Second, this question reminds me that these are secret stars, thus inhibiting my tendency toward over-description. If I could get away with it, I would describe every single character in detail from top to bottom. But that’s never a good idea (I’m looking at you Jules Verne). Secrecy also adds a bit of mystery to the assignment. And as soon as I start to imagine that the secondary characters have distant expressions or knowing smirks or complicated boredoms (beyond doughnuts), I can start seeing them as living, breathing entities with lives I’ll never know the whole of. And then they can walk through the scenes with a real sense of equality, ricocheting off the main characters and readjusting plot lines and pathways.
So, for example, I have a chapter where Elise visits the Central Market of Atlantis for the first time. She has a small stipend for necessities, since she arrived with nothing, and she ends up buying a dress at one point in the day. I really wanted to avoid the whole, smiling shopkeeper sells the pretty young woman a gown, thing. Which, in turn, meant that I had to make it all a bit more momentous, and ask the shopkeeper if she could be a secret star.
And she looked at me like I was crazy and was all, first of all, my name is Angie, and, absolutely, I’m a secret star. Think about it. She’s been a shopkeeper for like fifty years. She knows what it looks like when someone comes in her shop for a routine purchase, and she knows when it’s something special. She knows that Elise is a Homecoming Energist, that she’s never seen these kinds of clothes before, and that the dress will totally change her life–in small way, perhaps, but still. I mean, we all remember different articles of clothing that meant something to us–your first pair of non-velcro shoes, the sweater you wore when you had your first kiss, the professional suit you bought for your first interview, and so on. As a shopkeeper, she is the gatekeeper to that purchase and to all the moments that will become attached to it. Elise will remember that this is the very first thing she’s ever bought in Atlantis for the rest of her immortal Energist life. That’s kind of a big deal.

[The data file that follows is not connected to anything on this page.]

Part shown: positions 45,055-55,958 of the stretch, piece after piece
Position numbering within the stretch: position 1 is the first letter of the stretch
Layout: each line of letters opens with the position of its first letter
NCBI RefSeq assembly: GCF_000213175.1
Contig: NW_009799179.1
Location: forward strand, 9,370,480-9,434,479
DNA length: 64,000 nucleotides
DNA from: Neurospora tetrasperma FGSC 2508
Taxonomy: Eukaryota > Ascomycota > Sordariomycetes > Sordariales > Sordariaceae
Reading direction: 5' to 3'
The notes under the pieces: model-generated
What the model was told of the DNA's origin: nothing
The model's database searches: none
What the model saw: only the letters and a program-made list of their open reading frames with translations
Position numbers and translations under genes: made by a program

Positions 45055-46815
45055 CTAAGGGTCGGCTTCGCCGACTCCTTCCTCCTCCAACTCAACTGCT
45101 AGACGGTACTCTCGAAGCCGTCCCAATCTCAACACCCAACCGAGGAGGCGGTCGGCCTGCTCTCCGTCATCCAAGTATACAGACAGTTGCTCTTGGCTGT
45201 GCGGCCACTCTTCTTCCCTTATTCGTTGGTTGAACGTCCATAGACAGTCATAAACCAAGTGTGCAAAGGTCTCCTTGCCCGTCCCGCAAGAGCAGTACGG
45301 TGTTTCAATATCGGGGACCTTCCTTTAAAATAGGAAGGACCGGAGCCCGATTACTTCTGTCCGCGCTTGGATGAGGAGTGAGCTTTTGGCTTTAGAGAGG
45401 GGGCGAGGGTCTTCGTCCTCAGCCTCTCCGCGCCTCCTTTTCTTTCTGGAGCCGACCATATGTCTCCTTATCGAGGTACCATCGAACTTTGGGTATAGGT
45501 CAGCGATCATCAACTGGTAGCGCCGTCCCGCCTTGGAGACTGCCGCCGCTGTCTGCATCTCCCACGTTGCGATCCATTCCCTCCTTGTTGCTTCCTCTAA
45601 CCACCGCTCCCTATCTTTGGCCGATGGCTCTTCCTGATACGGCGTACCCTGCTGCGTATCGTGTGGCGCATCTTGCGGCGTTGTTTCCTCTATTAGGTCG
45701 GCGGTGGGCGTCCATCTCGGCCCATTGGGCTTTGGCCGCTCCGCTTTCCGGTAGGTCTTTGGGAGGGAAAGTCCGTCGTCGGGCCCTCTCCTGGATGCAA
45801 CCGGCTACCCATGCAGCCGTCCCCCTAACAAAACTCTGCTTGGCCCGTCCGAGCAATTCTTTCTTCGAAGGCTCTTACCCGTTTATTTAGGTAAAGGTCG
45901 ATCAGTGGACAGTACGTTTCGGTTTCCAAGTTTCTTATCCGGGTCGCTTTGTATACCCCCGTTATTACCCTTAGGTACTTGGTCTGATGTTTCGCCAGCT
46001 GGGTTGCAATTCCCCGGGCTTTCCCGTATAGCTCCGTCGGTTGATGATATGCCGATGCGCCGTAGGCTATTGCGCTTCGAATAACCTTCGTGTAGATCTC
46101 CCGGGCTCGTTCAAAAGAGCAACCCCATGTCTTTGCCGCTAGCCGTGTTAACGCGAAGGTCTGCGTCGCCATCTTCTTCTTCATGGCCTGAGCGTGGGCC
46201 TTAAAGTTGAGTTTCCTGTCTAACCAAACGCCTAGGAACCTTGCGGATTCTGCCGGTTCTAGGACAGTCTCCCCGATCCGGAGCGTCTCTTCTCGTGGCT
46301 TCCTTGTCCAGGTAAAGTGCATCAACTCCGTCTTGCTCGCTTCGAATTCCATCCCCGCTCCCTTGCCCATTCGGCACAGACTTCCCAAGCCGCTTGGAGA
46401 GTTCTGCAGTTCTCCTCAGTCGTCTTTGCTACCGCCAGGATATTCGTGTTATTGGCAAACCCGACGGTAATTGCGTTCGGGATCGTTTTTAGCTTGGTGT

Even if Angie only watches this moment from the register and briefly explains how energy quota purchases work–which is likely what will happen–I’ll still be able to add some small gestures or modes of explanation or tone of voice that make her much more than smiling furniture.
A few caveats:
If you feel like this question might work for you, keep in mind that this is one of those iceberg questions. It might all boil down to two sentences in the end. You might not even name the character in the scene. In fact, it is sometimes more powerful when you don’t, because readers tend to add names that mean something to them.
Think about it like a house-staging, perhaps. If you don’t paint your kid’s bedroom cream colored and put out some flowers, thus relinquishing your memories and making room for new ones, your house won’t sell. Because, according to HGTV, no one in the whole history of time has ever repainted a room.
Also, don’t overdramatize the thing. “Elise went into the store, knowing that the her first piece of Energist clothing would change her life.” No.
Insert age old axiom: Never tell when you can show.
And finally, have fun with the question, but don’t let it sneak up on you and steal away half of your day. It might take a little practice at first, but the goal is to get to a point where your writing and imagination muscles can take a name or an occupation and wind a quick story around them in a few minutes, allowing you to then go on your merry way and your characters to go on theirs.